GREENSBORO, N.C. — Hurricane Dorian is a monster storm recently upgraded to a category four storm.

An alarming statistic is the eye of Hurricane Dorian is 20 miles across. So, that’s like the distance from Greensboro to Burlington. Now, that’s just the eye of the Hurricane.

This storm is a serious threat to Florida by Labor Day. After that, it will move very slowly, and is looking more likely to track northward toward the Carolinas. 

It's quite clear that Dorian will continue to move west toward Florida through Monday. It may not exactly hit the Florida coast, it could slow down to a halt just offshore. Either way, a very strong storm will be heading their way by Labor Day Monday. 

The slowing motion will put more wind and rain over Florida for Monday, Tuesday, and possibly even Wednesday. After that, it's likely that the storm will start to track north, in the general direction of the Carolinas.

It's possible that the storm will move right along the southeast coast all the way up toward the Carolinas, which could make for a rough storm for the SC / NC beaches. 

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North Carolina has already issued a state of emergency ahead of potential impacts from Hurricane Dorian. Gov. Roy Cooper made the declaration Friday that asks for support relief efforts and waives certain transportation restrictions ahead of Hurricane Dorian.

The order will also help farmers harvest and transport crops quickly in preparation for possible impacts from Hurricane Dorian.

State emergency officials are watching Hurricane Dorian closely. Gov. Cooper said you should be prepared for impacts from Dorian and future disasters.

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“Hurricane Dorian tracking toward the coast of Florida is a timely reminder to get your emergency plans and supplies ready,” Governor Cooper said. “North Carolinians should make sure they are ready for this storm and for all types of emergencies and disasters.”

RELATED: HURRICANE GUIDE | Be Storm Ready, Prepare Now, Safety And Other Vital Emergency Information


Prepare by taking time to:

  • Review your family’s emergency plan and know your evacuation routes.
  • Check your emergency supply kit, which should contain food, water, medicines, charging cords, batteries, and other essentials.
  • Make sure your insurance is up to date. Consider purchasing flood insurance if you do not have it since flood insurance policies do not take effect until 30 days after purchase.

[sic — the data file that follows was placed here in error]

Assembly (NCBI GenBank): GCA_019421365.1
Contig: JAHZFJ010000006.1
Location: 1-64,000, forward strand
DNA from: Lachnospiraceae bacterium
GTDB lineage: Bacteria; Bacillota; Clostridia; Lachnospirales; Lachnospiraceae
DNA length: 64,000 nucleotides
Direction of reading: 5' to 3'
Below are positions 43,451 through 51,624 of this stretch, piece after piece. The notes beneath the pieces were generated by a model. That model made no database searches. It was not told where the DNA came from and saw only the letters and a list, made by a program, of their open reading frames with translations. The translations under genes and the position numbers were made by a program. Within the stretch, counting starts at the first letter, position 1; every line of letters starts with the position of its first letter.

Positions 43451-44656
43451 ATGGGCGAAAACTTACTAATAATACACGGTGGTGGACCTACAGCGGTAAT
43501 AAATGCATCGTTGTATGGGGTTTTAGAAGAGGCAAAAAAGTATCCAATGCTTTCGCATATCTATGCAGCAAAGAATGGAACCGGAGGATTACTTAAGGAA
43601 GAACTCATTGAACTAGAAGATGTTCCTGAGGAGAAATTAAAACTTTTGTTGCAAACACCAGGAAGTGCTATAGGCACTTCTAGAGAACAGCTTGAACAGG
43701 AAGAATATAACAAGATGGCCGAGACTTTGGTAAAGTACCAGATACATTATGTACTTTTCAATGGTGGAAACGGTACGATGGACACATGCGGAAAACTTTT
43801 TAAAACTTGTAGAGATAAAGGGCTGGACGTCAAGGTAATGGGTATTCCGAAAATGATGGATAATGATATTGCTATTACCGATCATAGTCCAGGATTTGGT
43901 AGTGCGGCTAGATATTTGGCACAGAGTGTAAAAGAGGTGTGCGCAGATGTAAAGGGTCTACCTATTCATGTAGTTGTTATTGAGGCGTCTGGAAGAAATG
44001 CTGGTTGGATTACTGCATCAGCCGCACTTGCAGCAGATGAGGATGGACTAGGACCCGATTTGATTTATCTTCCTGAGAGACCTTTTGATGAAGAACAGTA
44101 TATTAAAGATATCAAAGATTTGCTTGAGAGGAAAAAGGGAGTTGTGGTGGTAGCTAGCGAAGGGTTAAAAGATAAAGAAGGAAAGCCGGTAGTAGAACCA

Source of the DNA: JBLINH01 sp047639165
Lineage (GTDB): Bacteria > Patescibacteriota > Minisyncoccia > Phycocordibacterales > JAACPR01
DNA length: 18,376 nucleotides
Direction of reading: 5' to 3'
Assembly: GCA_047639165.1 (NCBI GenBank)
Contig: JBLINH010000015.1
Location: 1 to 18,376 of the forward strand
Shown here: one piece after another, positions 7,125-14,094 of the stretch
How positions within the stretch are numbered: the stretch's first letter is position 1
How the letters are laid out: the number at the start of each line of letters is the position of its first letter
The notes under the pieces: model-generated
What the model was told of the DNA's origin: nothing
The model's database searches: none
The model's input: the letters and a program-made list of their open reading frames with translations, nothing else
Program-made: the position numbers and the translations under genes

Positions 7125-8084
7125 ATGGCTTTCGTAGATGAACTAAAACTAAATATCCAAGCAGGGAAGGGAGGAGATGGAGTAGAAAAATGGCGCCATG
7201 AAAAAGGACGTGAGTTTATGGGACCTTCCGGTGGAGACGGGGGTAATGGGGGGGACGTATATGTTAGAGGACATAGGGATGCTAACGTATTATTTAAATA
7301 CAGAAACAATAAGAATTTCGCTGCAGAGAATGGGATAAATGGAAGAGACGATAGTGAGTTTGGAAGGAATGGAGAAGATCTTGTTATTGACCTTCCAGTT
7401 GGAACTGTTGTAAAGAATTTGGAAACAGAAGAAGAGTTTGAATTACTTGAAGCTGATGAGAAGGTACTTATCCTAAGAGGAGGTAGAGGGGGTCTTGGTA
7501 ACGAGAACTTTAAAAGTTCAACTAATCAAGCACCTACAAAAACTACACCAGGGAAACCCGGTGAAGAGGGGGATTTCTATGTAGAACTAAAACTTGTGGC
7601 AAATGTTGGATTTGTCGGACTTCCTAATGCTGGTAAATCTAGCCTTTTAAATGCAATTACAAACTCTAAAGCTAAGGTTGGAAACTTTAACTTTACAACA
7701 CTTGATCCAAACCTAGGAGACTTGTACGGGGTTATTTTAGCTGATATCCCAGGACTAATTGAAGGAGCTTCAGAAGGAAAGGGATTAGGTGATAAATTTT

The state has issued the following information for making sure your family is safe and that you are covered ahead of a hurricane. 

Hurricane Precautions

  • Safety first. Develop an evacuation plan for your family, including your pets. Always follow guidance from emergency officials both for evacuating before the storm and returning to an affected area after the storm.
  • Protect your property by covering all windows with plywood or shutters, moving vehicles into the garage when possible and placing grills and patio furniture indoors.
  • Make sure watercraft are stored in a secure area, like a garage or covered boat dock.

Ensure You’re Insured

  • Review your property insurance policy, especially the "declarations" page, and check whether your policy pays replacement costs, or actual cash value for a covered loss.
  • Inventory your household items, and photograph or videotape them for further documentation. Keep this information and your insurance policies in a safe place.
  • Keep the name, address and claims-reporting telephone number of your insurer and agent in a safe and easily accessible place.
  • Flood damage is not covered by a standard homeowners’ policy, however, coverage can be purchased through the National Flood Insurance Program or your insurance company. There is a 30-day waiting period between the date of purchase and when the actual flood coverage goes into effect.
  • Water damage to a vehicle is typically covered under an auto policy’s comprehensive insurance coverage.
  • A typical homeowners’ policy will cover property damage in limited instances for small watercraft, and separate boat policies will provide broader, more extensive property and liability protection for larger, faster boats, yachts, jet skis, and wave runners.

If Your Home or Business Sustains Damage

  • Contact your insurer(s) immediately after the storm to report all losses and damages. Having your insurance information will speed things, so locate that as soon as possible.
  • Keep all receipts for any repairs so your insurance company can reimburse you.
  • Keep all recovery-related receipts, including for meals and lodging, as those might be covered under the “additional living expenses” portion of your insurance policy.
  • Businesses may also have coverage related to interruptions caused by the storm and should maintain records, receipts, etc.
  • Prepare a list of all damaged property (structure and contents), and if possible, photograph or video the damaged items.
  • Return claim forms as soon as possible to your insurer.
  • Work closely and stay in regular touch with your insurer.
  • Check with your insurance adjuster or Better Business Bureau for referrals to professional restoration, cleaning and salvage companies if additional assistance is needed.
  • Be extra wary of some unscrupulous third-party contractors who prey on storm victims. Ask for proof of professional licenses. Don’t pay for everything up front. Have a contract for repair work. Talk to your insurer if you have questions or concerns about contractors or your insurance policy.
  • When you rebuild, ask your contractor about adding features that would increase the building’s disaster-resistance.

The following documents will help ensure storm readiness and recovery:

For more information, visit 


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